Genetically Engineered Duckweed As Potential Biofuel SourceNovember 9, 2022
Duckweed, a common aquatic plant, was the latest interest for innovation by scientists from the United States Department of Energy's Brookhaven National Laboratory and the Cold Spring Harbor Laboratory who thought of engineering the plant to produce high yields of oil that can be harvested to produce biofuels and other bioproducts.
The scientists thought of duckweed considering how fast it grows and most of the plant's biomass is in its leaf-like fronds that grow on the surface of ponds. The collaborative project brought together the two expertise in the biochemistry and regulation of plant oil biosynthesis and the cutting-edge genomics and genetics capabilities. One of the oil-production genes identified by the Brookhaven researchers pushes the production of fatty acids. Another pulls, or assembles, the fatty acids into molecules called triacylglycerols (TAGs). The third gene produces a protein that coats oil droplets in plant tissues, protecting them from degradation. The engineered duckweed with all three modifications was found to have accumulated up to 16 percent of their dry weight as fatty acids and 8.7 percent as oil when results were averaged across several different transgenic lines.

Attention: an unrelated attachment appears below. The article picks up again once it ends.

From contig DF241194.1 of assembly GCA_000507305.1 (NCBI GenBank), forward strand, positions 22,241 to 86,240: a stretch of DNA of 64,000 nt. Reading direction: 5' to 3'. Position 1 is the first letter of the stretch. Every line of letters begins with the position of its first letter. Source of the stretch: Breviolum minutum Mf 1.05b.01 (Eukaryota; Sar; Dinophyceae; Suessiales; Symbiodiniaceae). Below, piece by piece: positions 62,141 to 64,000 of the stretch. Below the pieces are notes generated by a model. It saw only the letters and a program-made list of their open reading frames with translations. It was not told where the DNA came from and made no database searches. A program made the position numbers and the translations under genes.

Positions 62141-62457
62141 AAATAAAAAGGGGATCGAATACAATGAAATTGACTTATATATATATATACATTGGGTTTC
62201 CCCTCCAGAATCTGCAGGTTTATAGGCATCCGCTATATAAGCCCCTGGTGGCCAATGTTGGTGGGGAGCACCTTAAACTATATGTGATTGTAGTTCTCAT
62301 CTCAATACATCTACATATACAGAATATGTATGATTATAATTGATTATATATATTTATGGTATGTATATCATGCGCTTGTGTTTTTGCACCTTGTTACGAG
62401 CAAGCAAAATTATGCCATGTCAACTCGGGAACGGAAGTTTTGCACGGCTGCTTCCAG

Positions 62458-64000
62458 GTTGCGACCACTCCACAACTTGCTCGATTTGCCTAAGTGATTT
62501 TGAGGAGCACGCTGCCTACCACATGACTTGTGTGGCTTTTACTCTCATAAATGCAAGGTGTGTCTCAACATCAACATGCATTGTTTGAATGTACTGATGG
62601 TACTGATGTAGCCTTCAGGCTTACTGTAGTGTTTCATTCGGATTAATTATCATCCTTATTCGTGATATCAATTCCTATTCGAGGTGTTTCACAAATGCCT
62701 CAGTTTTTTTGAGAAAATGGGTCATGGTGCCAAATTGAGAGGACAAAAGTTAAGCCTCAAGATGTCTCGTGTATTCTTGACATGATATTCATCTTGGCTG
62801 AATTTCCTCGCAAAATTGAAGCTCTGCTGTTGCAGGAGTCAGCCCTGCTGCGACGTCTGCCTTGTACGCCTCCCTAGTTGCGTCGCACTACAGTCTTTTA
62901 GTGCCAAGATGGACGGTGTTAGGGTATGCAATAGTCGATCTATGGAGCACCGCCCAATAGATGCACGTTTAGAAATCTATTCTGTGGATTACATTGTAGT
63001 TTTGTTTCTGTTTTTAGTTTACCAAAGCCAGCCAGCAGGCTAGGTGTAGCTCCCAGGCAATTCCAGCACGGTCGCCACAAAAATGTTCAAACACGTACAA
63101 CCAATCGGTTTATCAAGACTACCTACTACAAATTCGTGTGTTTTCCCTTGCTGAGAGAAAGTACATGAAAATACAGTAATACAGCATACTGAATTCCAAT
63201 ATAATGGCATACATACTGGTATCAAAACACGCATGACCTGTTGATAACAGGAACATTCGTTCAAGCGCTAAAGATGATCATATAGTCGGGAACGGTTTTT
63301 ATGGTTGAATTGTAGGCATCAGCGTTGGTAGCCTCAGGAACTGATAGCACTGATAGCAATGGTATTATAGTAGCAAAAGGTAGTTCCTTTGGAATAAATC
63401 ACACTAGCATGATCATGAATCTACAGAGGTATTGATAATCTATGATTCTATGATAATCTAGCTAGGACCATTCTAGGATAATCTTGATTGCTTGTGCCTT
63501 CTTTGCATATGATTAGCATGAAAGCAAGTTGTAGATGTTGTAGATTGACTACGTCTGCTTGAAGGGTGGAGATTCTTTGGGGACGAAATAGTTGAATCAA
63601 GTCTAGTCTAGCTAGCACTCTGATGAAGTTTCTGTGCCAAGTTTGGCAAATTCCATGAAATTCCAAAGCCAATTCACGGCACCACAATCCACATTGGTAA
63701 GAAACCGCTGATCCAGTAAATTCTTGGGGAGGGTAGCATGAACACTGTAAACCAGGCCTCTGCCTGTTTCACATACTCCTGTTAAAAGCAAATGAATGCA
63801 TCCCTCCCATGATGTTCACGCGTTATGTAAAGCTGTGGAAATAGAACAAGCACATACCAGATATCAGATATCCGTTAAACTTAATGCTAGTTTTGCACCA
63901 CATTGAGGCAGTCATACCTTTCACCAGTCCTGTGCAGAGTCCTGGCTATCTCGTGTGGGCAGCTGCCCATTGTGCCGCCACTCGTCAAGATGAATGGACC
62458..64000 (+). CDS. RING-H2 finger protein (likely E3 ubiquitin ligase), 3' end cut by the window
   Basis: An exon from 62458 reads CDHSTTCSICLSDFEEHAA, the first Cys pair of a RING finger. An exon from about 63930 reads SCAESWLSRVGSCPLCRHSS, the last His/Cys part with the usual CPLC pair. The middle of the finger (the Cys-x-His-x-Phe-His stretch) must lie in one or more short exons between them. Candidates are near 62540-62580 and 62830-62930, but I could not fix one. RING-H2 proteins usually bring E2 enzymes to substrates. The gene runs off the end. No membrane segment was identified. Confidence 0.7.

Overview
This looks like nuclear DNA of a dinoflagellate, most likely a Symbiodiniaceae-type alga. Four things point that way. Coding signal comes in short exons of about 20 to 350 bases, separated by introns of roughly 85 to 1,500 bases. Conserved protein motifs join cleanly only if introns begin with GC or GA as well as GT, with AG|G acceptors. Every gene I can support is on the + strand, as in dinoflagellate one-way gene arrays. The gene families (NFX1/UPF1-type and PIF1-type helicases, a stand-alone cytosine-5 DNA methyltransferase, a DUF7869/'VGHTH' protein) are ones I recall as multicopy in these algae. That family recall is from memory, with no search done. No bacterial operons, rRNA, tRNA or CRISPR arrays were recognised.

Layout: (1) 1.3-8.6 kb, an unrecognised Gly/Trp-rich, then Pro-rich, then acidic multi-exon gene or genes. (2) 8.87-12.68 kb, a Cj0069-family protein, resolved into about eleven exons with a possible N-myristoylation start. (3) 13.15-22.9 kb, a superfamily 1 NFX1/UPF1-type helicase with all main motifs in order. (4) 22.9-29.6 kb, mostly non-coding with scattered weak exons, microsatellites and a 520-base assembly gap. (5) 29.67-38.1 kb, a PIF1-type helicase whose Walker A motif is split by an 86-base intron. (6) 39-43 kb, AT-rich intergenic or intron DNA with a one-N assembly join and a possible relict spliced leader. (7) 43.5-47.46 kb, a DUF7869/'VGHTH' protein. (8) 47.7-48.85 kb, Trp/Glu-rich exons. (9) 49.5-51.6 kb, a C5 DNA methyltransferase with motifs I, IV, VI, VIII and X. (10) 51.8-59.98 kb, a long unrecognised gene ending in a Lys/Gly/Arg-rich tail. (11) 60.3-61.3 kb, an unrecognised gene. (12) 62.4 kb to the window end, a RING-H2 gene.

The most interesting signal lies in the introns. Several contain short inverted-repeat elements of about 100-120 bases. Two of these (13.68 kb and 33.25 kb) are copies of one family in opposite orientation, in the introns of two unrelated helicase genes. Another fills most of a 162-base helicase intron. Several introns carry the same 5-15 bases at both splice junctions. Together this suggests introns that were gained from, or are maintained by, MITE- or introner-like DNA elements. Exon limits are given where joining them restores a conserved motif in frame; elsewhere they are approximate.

The scientists intend to focus on testing the push, pull, and protect factors from different sources to enhance the levels of the three genes' oil-inducing expression and refine the timing of the expression. Once optimized, the engineered duckweed can be grown and harvested in batches and extracting its oil could be an efficient pathway to renewable and sustainable oil production without having to compete with crops for land use.
Learn more from AAAS's EurekAlert! and the Plant Biotechnology Journal.
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